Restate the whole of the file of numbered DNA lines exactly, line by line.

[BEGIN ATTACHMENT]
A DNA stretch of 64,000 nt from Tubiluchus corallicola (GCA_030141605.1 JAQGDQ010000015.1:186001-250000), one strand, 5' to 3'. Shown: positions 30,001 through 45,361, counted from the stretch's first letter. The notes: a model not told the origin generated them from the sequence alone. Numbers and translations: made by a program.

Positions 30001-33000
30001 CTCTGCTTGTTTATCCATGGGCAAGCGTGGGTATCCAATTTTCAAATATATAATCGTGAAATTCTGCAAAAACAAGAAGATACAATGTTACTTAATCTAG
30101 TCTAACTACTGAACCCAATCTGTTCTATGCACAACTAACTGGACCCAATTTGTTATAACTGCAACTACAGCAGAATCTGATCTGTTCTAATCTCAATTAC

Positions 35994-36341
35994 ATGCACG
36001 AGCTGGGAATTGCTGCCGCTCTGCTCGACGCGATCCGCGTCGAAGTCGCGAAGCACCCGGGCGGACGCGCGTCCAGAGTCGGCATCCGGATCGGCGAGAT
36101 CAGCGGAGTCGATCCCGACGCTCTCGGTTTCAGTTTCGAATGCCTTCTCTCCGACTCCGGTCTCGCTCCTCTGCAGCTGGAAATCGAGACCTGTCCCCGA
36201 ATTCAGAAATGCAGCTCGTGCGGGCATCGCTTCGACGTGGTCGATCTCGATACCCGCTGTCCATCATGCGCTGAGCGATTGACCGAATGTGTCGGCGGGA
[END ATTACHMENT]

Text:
A DNA stretch of 64,000 nt from Tubiluchus corallicola (GCA_030141605.1 JAQGDQ010000015.1:186001-250000), one strand, 5' to 3'. Shown: positions 30,001 through 45,361, counted from the stretch's first letter. The notes: a model not told the origin generated them from the sequence alone. Numbers and translations: made by a program.

Positions 30001-33000
30001 CTCTGCTTGTTTATCCATGGGCAAGCGTGGGTATCCAATTTTCAAATATATAATCGTGAAATTCTGCAAAAACAAGAAGATACAATGTTACTTAATCTAG
30101 TCTAACTACTGAACCCAATCTGTTCTATGCACAACTAACTGGACCCAATTTGTTATAACTGCAACTACAGCAGAATCTGATCTGTTCTAATCTCAATTAC

Positions 35994-36341
35994 ATGCACG
36001 AGCTGGGAATTGCTGCCGCTCTGCTCGACGCGATCCGCGTCGAAGTCGCGAAGCACCCGGGCGGACGCGCGTCCAGAGTCGGCATCCGGATCGGCGAGAT
36101 CAGCGGAGTCGATCCCGACGCTCTCGGTTTCAGTTTCGAATGCCTTCTCTCCGACTCCGGTCTCGCTCCTCTGCAGCTGGAAATCGAGACCTGTCCCCGA
36201 ATTCAGAAATGCAGCTCGTGCGGGCATCGCTTCGACGTGGTCGATCTCGATACCCGCTGTCCATCATGCGCTGAGCGATTGACCGAATGTGTCGGCGGGA